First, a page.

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  13. Marco Bonomo & Cristina Terra, 2004. "Elections and Exchange Rate Policy Cycles," International Finance, EconWPA 0402001, EconWPA.
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As found on the RePEc Biblio, the curated bibliography for Economics:
  1. > Political Economy > The Political Economy of Latin America
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Cited by:
  1. Dreher, Axel & Walter, Stefanie, 2010. "Does the IMF Help or Hurt? The Effect of IMF Programs on the Likelihood and Outcome of Currency Crises," World Development, Elsevier, Elsevier, vol. 38(1), pages 1-18, January.
  2. Raul Razo-Garcia, 2011. "The Duration of Intermediate Exchange Rate Regimes and Capital Controls," Carleton Economic Papers, Carleton University, Department of Economics 11-01, Carleton University, Department of Economics, revised 17 Oct 2011.
  3. Sebastián Nieto Parra & Javier Santiso, 2008. "Wall Street and Elections in Latin American Emerging Economies," OECD Development Centre Working Papers, OECD Publishing 272, OECD Publishing.
  4. Sébastien Wälti, 2005. "The duration of fixed exchange rate regimes," The Institute for International Integration Studies Discussion Paper Series, IIIS iiisdp96, IIIS.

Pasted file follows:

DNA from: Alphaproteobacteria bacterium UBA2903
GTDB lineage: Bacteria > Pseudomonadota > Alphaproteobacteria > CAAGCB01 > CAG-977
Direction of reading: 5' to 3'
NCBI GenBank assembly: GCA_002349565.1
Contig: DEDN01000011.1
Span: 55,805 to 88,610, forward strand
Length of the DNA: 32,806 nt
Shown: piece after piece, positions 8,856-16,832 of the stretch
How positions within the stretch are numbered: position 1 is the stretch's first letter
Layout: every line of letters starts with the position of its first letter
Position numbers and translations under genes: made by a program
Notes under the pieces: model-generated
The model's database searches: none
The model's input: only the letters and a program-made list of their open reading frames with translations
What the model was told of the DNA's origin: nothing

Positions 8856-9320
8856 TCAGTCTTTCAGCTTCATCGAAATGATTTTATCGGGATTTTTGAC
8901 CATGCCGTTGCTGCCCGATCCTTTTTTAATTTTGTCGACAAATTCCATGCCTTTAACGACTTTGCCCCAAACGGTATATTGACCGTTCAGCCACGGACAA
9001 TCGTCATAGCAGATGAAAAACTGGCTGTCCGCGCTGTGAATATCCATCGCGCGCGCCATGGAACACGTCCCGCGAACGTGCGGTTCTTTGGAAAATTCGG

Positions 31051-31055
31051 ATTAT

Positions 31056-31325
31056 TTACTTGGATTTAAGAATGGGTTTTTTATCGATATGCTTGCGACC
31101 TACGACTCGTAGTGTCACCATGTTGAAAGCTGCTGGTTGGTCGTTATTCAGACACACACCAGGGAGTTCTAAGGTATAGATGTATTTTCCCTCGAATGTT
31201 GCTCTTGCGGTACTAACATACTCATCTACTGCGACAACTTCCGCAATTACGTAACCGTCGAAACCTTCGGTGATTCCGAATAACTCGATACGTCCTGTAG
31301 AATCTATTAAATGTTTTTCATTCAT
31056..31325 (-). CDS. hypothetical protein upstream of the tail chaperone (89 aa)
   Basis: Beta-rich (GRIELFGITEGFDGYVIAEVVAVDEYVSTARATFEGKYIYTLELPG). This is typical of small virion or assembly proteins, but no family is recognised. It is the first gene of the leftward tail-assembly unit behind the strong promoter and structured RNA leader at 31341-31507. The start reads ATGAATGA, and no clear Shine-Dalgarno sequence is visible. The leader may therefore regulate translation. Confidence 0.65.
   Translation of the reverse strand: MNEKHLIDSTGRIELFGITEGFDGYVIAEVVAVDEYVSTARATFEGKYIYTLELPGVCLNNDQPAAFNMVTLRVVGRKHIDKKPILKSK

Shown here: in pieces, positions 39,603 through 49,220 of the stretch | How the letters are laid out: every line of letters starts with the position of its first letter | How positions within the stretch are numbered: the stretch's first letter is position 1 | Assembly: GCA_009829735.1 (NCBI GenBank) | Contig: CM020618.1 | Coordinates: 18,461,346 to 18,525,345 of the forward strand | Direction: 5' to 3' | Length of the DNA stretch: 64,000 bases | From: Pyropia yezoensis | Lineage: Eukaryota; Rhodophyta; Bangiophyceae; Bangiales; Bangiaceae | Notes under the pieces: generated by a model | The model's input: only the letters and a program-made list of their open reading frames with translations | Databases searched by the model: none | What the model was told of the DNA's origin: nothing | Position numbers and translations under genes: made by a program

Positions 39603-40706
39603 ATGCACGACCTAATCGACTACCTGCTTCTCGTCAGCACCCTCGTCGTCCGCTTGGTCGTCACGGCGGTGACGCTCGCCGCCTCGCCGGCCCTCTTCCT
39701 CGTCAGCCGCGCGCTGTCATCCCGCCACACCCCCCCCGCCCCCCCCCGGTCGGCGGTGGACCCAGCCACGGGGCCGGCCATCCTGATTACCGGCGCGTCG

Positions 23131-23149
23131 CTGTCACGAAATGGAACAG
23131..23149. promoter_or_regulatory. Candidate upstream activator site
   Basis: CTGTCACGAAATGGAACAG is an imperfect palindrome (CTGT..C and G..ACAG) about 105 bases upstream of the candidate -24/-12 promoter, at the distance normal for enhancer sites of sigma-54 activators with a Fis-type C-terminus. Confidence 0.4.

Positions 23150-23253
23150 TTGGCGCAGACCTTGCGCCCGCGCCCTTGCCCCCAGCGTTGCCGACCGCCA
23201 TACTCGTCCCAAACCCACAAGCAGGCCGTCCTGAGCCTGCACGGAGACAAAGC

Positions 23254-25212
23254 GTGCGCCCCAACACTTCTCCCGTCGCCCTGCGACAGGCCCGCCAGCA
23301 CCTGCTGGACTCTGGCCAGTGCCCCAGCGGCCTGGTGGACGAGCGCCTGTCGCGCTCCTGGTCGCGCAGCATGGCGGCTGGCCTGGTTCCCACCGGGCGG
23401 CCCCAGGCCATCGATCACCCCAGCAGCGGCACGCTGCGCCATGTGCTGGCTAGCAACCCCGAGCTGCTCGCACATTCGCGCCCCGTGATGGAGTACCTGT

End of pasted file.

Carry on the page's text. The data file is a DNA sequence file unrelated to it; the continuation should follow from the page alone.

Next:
5. Jorge M. Streb, 2011. "Estabilización económica e incentivos políticos," CEMA Working Papers: Serie Documentos de Trabajo., Universidad del CEMA 461, Universidad del CEMA.
  6. Terra, Maria Cristina T., 2007. "The Political Economy of Exchange Rate in Brazil," Economics Working Papers (Ensaios Economicos da EPGE) 656, FGV/EPGE Escola Brasileira de Economia e Finanças, Getulio Vargas Foundation (Brazil).
  7. repec:tcd:wpaper:tep8 is not listed on IDEAS
  8. Kato, Isamu & Uctum, Merih, 2008. "Choice of exchange rate regime and currency zones," International Review of Economics & Finance, Elsevier, Elsevier, vol. 17(3), pages 436-456.
  9. Walter, Stefanie, 2008. "A New Approach for Determining Exchange-Rate Level Preferences," International Organization, Cambridge University Press, Cambridge University Press, vol. 62(03), pages 405-438, July.